The Indian medical device industry is set for a major shake-up as the central government plans to bring all medical devices under the definition of drugs to regulate their manufacture and trade. The low-value high-volume segment of Indian medical device industry, including consumables and patient aids, will face the maximum impact.
"Thousands of small and micro units will have to shut down, and imports will become multiple times costlier, turning medical devices expensive for consumers", says Pradeep Chawla, President, Surgical Manufacturers and Traders Association (SMTA). About 80-90 per cent of the medical device suppliers in Asia's largest wholesale market, Bhagirath Palace, Delhi, will find it impossible to comply with the new regulations, Chawla adds.
Invest India, the national investment promotion and facilitation agency, estimates the size of Indian medical device industry to be worth $5.2 billion, with a potential to grow to $50 billion by 2025. While diagnostic imaging sector, largely dominated by big players, constitutes 36 per cent of the market, consumables and patient aids could be another 28 per cent, Invest India estimates.
What has triggered the uproar is a draft notification issued by the health ministry on October 18 to bring all medical devices under the purview of the Drugs and Cosmetics Act, 1940. All devices, including instruments, apparatus, appliances, implants, material or other articles, whether used alone or in combination, including software or an accessory, for purposes of diagnosis, prevention, monitoring, treatment, investigation, disinfection, etc, will come under the ambit of the health ministry regulation under the proposed directive. To begin with, the apex drug regulator, the Central Drugs Standard Control Organisation (CDSCO), has stated that four such devices - digital thermometer, nebuliser, blood pressure monitoring devices and glucometer - will be regulated under drugs Act from January 1, 2020.
"By bringing these devices under the drugs Act, very onerous licensing norms would be applicable on their sale, import and manufacture and stock. Even if you have to sell a digital thermometer, a retail shop will now have to hire a pharmacist. Such requirements are quite baseless as pharmacists have no experience or technical knowhow about these electro-mechanical medical equipment. Moreover, cost of compliance would spiral in terms of product registration fees, annual testing and licensing fees along with regular inspections by state drug control departments. It will monopolize trade and sound the death knell for lakhs of standalone surgical shops," says Puneet Bhasin, Secretary, SMTA.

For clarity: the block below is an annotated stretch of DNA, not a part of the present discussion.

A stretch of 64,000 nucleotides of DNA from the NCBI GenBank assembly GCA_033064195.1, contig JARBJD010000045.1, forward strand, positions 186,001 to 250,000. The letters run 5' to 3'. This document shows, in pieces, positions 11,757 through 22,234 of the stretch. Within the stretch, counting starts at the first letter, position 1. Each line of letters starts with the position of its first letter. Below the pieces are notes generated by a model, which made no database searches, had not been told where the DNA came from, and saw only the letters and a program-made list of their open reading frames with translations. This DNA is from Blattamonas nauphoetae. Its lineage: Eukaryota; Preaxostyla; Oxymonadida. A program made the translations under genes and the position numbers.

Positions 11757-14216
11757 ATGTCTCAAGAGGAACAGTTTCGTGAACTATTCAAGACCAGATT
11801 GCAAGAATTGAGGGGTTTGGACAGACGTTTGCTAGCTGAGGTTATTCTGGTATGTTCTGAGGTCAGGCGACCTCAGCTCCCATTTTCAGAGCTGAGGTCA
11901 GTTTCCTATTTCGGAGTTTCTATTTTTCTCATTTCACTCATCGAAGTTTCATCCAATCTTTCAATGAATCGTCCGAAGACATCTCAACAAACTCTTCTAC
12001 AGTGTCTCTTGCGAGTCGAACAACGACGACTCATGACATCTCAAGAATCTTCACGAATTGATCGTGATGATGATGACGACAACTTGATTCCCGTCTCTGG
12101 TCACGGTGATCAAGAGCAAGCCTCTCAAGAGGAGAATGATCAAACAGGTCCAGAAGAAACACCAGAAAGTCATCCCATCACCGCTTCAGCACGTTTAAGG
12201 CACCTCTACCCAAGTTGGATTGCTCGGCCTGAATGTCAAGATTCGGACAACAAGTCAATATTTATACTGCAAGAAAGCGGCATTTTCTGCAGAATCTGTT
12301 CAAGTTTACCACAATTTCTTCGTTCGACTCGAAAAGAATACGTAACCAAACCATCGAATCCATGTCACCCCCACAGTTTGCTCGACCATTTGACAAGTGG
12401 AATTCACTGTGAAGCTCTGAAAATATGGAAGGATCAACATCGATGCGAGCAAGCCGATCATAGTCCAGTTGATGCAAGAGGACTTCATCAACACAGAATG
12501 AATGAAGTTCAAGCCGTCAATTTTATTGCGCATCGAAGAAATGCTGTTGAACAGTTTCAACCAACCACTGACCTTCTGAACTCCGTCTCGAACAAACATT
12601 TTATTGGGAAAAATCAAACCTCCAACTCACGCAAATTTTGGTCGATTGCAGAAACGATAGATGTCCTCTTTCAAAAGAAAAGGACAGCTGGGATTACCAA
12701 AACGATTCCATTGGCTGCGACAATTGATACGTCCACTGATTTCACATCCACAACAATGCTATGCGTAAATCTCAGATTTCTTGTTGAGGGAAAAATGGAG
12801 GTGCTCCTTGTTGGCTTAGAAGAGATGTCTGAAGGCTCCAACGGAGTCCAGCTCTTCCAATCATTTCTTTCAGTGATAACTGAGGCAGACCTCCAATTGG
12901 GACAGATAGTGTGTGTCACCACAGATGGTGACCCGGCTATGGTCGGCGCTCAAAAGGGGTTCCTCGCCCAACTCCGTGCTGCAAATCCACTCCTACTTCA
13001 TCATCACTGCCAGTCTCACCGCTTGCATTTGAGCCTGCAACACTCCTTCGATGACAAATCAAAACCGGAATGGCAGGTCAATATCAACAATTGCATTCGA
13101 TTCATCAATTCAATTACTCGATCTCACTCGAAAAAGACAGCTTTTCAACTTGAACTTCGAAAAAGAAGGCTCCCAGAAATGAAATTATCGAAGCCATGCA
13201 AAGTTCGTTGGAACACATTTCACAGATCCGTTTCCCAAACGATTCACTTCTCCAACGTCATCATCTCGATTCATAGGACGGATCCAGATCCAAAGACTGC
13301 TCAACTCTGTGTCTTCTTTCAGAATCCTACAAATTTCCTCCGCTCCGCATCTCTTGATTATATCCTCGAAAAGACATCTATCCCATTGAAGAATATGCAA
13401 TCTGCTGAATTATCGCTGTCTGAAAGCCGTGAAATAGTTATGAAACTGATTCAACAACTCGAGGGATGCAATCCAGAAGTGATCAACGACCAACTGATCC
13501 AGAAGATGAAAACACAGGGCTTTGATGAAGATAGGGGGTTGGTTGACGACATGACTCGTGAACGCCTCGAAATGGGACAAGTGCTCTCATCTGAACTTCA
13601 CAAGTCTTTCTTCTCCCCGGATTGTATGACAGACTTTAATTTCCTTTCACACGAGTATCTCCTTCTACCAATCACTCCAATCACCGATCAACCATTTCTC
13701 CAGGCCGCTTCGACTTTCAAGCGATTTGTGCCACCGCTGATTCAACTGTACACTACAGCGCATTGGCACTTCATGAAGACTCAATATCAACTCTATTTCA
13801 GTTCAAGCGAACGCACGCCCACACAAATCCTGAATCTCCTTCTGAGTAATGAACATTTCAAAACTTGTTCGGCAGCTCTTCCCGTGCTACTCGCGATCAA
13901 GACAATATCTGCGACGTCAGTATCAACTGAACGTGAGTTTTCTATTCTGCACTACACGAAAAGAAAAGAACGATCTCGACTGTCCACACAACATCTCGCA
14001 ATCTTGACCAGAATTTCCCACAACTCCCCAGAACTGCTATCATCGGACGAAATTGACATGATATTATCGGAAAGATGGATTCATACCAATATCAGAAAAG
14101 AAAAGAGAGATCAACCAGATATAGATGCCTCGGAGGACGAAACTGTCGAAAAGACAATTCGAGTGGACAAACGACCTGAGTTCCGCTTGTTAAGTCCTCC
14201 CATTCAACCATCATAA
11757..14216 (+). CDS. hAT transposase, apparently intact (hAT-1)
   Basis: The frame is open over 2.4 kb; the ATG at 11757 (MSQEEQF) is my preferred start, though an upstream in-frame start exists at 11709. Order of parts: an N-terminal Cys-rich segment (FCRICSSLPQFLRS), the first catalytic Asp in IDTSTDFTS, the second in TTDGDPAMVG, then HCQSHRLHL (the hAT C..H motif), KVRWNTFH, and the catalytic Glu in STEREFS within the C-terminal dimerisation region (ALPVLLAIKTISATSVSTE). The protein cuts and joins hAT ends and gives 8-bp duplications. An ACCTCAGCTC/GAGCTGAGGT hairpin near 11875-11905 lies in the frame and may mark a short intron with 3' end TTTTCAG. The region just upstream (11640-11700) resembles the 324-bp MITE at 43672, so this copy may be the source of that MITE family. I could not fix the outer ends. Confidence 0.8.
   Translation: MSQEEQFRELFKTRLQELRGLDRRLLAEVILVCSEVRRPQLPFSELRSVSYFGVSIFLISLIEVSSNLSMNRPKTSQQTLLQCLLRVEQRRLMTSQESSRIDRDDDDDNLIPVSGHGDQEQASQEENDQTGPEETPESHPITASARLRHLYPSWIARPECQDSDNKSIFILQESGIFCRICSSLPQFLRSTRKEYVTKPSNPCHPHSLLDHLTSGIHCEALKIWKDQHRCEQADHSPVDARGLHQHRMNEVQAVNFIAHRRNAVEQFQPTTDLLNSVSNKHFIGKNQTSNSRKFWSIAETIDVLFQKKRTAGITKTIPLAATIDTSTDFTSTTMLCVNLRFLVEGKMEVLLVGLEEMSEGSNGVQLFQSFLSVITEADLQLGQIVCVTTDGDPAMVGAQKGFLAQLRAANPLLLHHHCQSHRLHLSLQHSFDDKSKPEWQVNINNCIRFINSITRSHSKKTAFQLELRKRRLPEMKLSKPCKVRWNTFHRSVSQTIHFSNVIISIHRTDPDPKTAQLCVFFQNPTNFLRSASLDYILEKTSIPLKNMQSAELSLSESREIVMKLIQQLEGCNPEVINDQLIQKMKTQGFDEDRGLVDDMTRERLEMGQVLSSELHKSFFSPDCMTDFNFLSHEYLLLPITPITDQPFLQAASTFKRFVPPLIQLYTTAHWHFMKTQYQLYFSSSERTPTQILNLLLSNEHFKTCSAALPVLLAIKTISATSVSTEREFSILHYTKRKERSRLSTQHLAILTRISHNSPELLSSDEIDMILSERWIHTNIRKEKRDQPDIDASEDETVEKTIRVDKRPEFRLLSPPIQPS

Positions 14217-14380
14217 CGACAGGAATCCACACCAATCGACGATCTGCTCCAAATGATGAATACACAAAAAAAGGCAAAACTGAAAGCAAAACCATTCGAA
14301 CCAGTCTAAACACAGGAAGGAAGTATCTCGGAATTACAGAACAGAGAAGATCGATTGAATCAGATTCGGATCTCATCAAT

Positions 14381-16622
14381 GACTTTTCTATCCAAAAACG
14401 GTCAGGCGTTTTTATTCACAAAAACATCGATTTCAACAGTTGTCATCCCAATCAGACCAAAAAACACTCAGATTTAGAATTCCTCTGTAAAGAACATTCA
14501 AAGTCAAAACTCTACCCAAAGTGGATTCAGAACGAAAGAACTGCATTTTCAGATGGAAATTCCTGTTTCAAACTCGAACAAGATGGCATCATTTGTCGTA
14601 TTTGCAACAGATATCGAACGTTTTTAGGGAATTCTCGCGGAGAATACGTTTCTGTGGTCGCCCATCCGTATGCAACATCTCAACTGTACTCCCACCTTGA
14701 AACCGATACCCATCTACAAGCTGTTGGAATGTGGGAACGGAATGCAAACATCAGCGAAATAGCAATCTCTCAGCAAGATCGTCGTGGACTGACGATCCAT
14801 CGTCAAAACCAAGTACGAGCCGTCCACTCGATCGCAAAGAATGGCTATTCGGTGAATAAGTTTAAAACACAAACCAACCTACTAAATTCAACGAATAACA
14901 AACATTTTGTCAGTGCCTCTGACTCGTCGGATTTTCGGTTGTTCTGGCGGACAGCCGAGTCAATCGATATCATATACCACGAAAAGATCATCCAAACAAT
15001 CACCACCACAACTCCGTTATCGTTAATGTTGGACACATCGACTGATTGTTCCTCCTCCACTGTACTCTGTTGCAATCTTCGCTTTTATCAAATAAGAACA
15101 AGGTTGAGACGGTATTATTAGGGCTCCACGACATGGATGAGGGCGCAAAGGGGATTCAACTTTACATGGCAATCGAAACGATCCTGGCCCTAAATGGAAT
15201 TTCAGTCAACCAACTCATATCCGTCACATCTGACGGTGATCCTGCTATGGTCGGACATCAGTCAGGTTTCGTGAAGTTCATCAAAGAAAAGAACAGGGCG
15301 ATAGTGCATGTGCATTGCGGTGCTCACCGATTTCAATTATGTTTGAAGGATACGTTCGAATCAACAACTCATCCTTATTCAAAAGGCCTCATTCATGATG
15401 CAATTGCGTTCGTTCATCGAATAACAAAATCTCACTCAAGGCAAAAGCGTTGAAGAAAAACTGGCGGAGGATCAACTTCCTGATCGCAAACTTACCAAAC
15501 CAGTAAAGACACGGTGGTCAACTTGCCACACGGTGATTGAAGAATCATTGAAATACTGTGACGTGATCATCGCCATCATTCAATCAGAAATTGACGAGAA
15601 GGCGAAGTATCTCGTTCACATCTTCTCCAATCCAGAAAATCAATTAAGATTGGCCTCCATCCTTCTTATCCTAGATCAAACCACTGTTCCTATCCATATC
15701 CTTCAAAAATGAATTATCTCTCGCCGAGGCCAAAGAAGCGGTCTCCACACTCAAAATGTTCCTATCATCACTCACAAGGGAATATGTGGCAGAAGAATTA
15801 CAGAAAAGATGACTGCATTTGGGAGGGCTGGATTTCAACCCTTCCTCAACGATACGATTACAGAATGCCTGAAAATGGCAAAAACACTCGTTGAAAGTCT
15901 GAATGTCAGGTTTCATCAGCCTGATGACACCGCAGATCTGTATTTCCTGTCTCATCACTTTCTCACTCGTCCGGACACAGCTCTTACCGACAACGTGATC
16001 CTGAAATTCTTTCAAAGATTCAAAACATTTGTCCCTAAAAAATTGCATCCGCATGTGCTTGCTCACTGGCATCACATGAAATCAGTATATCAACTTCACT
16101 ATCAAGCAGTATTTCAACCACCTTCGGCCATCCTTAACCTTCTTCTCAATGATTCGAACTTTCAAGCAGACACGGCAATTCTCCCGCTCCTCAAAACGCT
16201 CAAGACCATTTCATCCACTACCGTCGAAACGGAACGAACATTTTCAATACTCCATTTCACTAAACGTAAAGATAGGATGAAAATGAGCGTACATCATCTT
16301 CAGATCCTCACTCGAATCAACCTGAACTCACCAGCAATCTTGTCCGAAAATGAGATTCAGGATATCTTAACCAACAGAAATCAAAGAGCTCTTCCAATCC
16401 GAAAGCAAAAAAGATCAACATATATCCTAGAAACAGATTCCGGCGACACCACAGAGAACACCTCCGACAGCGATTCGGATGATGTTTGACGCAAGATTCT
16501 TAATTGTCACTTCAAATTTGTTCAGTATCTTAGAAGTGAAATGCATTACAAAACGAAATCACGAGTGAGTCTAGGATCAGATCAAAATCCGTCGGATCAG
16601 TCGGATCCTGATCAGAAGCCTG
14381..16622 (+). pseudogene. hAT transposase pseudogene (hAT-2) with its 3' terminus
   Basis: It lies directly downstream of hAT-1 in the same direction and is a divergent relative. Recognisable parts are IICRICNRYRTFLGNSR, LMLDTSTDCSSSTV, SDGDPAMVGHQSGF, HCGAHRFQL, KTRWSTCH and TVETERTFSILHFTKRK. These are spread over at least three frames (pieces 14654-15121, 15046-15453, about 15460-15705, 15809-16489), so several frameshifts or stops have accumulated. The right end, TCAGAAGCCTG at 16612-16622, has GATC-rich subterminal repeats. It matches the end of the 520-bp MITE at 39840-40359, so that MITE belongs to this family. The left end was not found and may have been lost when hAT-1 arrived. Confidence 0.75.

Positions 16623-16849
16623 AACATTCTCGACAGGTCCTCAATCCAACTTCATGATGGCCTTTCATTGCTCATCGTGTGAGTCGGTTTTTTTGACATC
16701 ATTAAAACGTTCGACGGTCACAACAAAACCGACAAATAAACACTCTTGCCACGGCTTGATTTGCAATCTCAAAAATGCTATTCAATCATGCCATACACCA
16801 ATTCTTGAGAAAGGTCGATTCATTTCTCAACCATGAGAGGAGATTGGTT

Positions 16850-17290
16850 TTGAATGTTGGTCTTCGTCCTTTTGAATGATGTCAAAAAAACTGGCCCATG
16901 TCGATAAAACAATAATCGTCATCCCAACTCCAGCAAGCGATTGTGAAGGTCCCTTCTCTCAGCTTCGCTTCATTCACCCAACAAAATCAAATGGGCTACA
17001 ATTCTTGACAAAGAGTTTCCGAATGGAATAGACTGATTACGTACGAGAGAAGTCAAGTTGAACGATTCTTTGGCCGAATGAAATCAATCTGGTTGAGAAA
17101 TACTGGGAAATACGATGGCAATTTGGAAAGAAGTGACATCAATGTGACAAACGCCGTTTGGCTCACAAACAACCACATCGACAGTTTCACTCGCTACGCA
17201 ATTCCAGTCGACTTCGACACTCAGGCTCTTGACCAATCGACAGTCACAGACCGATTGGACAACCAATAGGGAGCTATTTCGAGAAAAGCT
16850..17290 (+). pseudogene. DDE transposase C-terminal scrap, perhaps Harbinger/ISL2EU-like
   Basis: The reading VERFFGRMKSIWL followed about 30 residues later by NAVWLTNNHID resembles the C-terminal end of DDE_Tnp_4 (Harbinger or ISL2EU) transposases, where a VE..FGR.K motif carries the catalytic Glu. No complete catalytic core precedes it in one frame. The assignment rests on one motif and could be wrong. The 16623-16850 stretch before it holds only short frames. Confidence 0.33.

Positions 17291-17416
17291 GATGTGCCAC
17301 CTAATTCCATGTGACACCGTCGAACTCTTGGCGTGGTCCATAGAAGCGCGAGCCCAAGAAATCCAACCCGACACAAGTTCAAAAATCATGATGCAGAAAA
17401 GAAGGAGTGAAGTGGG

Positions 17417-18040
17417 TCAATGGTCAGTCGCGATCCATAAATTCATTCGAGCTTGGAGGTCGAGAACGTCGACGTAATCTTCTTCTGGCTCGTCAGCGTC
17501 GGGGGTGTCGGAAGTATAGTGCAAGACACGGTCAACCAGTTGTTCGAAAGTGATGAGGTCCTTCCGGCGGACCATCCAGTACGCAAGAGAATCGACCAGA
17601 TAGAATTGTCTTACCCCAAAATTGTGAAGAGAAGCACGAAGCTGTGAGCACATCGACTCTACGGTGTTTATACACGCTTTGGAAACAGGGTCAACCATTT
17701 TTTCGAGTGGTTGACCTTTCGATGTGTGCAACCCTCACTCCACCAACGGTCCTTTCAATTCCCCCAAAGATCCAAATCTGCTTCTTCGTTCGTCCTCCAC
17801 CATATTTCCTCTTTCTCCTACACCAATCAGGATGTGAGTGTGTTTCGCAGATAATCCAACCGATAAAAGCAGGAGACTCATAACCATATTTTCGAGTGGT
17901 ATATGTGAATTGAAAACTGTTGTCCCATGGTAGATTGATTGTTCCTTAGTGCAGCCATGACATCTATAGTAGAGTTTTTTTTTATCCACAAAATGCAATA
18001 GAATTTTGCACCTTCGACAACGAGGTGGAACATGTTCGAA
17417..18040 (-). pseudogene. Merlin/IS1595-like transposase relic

The notification will also make import of such devices costlier as CDSCO's licence fee for imported medical devices is 28-140 times higher than that of locally produced devices. While the price differential could be an incentive for local manufacturing, the area, clean room and other infrastructure requirements that are pre-requisite to avail manufacturing licences will make it an expensive affair, thereby making it unviable for micro and small enterprises.
Industry players say the number of products that can be covered under the new definition of medical device could run into several thousands, if not a couple of lakhs. "A separate Medical Devices Act should have been brought in first to regulate medical equipment as most of these devices are neither invasive nor sterile nor implantable. Regulating these products in the same manner as that of medicinal drugs would not be in the right spirit and would cause unnecessary burden and hardship to manufacturers and traders and also to the general public which would be forced to bear the high cost of compliance. This is more likely to benefit large corporate that have the wherewithal to manage licences, huge manpower costs and deep pockets to sustain losses," the association leaders say.
SMTA has already approached the Delhi High Court to seek a stay on the government decision. The court is to hear the petition on December 11.